It’s odd that Joanne Schneider is credited with creating Ohio’s largest Ponzi scheme [“The $60 Million Pyramid
,” April 19, 2006]. After all, she hired attorney Ken Lapine of Roetzel & Andress, one of the state’s most prominent law firms, to advise her on the legality of her rather innovative methods of fundraising.
Even after the state sent Schneider a cease-and-desist order from issuing her IOUs, Lapine apparently never told his client to stop taking money from more than 700 investors, who she had no way of repaying. Instead, Schneider continued to collect investments, while Lapine’s firm raked in almost $1 million in fees.
Now Schneider faces 163 counts of fraud. And while Lapine has done his best to skirt responsibility, it doesn’t appear that his impressive array of Stupid Lawyer Tricks are working this time around. Receiver Matthew Fornshell, who represents Schneider’s stiffed investors, filed a lawsuit against Roetzel & Andress, accusing the firm of malpractice.
Until recently, Lapine has refused to reveal anything about his work for Schneider, claiming attorney-client privilege. But that all came to an end when Schneider waved said privilege, giving Lapine nothing else to hide behind.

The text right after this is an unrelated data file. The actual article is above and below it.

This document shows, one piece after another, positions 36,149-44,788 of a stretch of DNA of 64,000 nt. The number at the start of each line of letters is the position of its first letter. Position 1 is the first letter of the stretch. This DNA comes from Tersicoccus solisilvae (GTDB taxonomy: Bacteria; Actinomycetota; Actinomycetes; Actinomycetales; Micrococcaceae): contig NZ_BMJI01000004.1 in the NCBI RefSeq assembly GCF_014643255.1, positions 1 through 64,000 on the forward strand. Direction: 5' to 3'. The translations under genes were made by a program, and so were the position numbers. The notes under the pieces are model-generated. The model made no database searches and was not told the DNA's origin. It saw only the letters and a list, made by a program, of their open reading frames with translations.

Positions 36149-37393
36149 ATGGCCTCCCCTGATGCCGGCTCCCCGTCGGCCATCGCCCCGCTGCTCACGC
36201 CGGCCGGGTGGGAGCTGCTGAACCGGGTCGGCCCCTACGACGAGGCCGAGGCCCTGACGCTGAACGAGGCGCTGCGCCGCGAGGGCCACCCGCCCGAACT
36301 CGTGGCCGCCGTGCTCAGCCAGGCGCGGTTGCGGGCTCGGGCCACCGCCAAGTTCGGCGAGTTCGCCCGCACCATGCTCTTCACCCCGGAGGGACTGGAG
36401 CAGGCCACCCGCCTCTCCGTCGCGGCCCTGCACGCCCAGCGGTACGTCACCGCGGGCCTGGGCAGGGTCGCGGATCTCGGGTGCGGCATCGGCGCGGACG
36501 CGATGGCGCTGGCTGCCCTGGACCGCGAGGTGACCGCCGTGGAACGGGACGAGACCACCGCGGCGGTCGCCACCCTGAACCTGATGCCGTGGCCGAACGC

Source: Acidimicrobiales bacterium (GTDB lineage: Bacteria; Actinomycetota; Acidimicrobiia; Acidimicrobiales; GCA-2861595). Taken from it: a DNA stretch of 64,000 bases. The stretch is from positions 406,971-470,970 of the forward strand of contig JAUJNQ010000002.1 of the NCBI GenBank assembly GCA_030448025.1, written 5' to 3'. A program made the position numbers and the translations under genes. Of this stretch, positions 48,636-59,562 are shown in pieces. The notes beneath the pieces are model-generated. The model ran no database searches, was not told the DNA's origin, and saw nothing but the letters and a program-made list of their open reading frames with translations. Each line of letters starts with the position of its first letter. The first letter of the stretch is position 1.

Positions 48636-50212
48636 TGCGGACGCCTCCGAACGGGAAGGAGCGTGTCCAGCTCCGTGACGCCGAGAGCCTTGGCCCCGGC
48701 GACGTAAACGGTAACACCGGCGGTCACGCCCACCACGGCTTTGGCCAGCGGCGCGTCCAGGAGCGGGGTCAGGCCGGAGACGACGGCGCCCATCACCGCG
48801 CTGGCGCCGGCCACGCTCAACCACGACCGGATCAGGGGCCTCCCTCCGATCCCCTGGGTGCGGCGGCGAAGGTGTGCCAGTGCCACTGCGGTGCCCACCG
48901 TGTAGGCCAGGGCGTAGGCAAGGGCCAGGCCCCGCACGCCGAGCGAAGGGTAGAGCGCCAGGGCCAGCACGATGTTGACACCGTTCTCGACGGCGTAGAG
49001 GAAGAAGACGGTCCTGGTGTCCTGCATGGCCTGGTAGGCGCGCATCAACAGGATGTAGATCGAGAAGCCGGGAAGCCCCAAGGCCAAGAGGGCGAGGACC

After being deposed by Fornshell’s lawyer last month, Lapine is now invoking the Lazy Lawyer Defense. He says he never really scrutinized Schneider’s dealings, or bothered to see if she had the loot to pay back investors, even though he had her bank statements. It seems that Roetzel & Andress, $1 million in fees only buys you donuts and a little sucking up. It doesn’t actually buy any effort.
“To say that her counsel were not aware of every aspect of that project is just not based in fact or logic,” says Schneider’s attorney, Ian Friedman. “This has been Schneider’s position since day one, and now this is finally being revealed to everyone else.” – Denise Grollmus